Misunderstandings of Cologuard and shifts in reimbursement are some concerns gastroenterologists have for the field. Two GIs told Becker's ASC Review what they feel are the biggest threats to gastroenterology.
Note: Responses were lightly edited for style.
Brian Dooreck, MD. Gastroenterologist at Memorial Hospital Pembroke (Pembroke Pines, Fla.): I see one of the greatest threats to gastroenterology is through a very well-calculated and well-funded marketing campaign and a great degree of misinterpretation of what Cologuard actually "detects." What is the true role in colorectal cancer "prevention" versus its role in colon cancer "detection"?
What I recommend to myself and my family is to prevent colorectal cancer, not detect it.
Joe Feuerstein, MD. Gastroenterologist at Beth Israel Deaconess Medical Center (Boston): I think in many ways the biggest threats to GI are both changes in reimbursements and evolving with medical advances.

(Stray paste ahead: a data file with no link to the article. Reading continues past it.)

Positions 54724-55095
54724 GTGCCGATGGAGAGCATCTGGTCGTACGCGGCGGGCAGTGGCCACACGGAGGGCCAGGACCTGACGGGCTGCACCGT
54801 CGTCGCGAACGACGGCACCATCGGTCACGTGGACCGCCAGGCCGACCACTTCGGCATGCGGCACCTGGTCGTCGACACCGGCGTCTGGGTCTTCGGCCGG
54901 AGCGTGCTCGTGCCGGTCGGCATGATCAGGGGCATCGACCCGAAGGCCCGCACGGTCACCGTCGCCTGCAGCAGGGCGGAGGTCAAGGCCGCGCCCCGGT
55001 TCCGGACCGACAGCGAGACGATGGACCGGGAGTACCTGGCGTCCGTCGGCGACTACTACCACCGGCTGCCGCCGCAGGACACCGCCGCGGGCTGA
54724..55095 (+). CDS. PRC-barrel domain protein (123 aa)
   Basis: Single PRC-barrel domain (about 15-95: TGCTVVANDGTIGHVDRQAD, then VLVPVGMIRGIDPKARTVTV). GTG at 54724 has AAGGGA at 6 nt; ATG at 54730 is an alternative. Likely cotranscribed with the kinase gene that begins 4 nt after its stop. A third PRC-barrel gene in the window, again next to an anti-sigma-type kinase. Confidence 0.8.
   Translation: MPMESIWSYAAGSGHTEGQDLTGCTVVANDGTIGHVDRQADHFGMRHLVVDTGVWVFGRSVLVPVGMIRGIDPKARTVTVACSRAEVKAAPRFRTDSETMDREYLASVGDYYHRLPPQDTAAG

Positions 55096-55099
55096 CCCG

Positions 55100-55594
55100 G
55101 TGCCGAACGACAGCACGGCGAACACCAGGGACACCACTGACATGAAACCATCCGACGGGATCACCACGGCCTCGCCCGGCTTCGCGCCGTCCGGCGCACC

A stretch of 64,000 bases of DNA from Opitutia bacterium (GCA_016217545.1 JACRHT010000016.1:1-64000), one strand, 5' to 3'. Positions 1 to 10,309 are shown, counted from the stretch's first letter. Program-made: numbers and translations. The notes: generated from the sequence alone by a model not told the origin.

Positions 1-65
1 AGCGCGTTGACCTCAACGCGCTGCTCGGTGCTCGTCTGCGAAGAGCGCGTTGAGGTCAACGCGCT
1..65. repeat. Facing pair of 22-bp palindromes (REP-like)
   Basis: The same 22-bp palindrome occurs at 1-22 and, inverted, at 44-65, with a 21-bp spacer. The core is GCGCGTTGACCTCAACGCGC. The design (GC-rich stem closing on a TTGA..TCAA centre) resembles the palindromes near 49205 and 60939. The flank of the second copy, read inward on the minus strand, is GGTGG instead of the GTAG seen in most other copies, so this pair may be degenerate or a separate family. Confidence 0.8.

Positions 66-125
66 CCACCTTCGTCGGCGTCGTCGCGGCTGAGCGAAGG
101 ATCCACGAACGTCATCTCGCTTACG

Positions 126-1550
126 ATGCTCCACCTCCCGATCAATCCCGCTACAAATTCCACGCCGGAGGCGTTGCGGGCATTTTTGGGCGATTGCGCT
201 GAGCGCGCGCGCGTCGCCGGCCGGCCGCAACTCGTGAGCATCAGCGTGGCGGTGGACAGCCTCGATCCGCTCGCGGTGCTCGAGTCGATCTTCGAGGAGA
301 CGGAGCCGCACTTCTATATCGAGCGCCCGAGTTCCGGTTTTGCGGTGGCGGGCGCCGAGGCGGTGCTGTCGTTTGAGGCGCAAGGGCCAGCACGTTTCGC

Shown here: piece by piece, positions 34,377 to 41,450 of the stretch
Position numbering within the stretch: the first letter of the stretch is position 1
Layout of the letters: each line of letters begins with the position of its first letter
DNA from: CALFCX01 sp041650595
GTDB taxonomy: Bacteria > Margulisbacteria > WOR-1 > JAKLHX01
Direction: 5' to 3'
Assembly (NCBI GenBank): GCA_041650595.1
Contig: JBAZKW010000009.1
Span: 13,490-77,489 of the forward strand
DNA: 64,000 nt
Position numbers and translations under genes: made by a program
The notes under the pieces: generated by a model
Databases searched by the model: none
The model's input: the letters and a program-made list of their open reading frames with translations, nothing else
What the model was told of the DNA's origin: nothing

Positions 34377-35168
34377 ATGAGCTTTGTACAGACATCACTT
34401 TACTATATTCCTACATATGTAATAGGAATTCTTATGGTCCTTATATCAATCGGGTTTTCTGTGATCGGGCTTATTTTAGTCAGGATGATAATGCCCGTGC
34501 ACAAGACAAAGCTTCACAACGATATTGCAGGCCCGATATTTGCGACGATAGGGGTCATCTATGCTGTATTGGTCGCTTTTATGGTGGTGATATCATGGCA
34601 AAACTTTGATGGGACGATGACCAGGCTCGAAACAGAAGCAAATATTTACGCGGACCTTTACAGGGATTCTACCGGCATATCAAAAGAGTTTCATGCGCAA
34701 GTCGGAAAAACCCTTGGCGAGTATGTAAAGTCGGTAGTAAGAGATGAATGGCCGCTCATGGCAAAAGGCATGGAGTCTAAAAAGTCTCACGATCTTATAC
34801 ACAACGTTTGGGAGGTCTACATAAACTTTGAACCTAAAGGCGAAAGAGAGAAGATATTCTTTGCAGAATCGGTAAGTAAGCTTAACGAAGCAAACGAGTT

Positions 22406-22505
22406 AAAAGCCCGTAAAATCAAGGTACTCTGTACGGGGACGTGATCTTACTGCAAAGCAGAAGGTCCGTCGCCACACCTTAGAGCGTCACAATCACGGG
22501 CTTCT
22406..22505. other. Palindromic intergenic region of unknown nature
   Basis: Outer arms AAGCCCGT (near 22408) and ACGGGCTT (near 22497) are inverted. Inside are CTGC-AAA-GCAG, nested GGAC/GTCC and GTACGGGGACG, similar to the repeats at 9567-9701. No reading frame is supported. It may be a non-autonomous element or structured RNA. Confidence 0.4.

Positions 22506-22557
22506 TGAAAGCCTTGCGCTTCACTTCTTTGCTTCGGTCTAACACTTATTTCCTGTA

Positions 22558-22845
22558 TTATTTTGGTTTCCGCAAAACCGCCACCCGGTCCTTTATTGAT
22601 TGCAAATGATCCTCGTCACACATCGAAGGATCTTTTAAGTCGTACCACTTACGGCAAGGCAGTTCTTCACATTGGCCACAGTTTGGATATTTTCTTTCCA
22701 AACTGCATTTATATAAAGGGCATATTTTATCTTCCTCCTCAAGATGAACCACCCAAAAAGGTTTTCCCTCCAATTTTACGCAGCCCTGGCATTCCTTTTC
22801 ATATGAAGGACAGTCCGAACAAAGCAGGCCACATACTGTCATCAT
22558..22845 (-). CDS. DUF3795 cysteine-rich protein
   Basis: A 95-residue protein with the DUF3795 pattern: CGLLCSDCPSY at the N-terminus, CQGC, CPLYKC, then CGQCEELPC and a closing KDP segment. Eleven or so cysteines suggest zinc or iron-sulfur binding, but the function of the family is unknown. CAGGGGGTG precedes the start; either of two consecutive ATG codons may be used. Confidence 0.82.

On a nearly yearly basis, gastroenterologists need to deal with the concerns of reduced reimbursements for the same work. While this may provide short-term cost savings for insurers, it shifts an increasing burden on practitioners to increase their volume to maintain stable revenue. Ideally this process should be more sustainable and changing with inflation as opposed to a yearly debate on whether or not reimbursements should be decreased.
Another concerning threat is the need to evolve with changes to clinical practice. Telemedicine is something that practices need to adopt, as patients may prefer the ability to forgo traveling into a clinic/hospital setting. Similarly, with the increasing options for colon cancer screening, gastroenterologists need to embrace these changes and develop pathways for which they can provide patients with shared decision-making about these tests and utilize noninvasive tests when appropriate and recommend for colonoscopy when appropriate.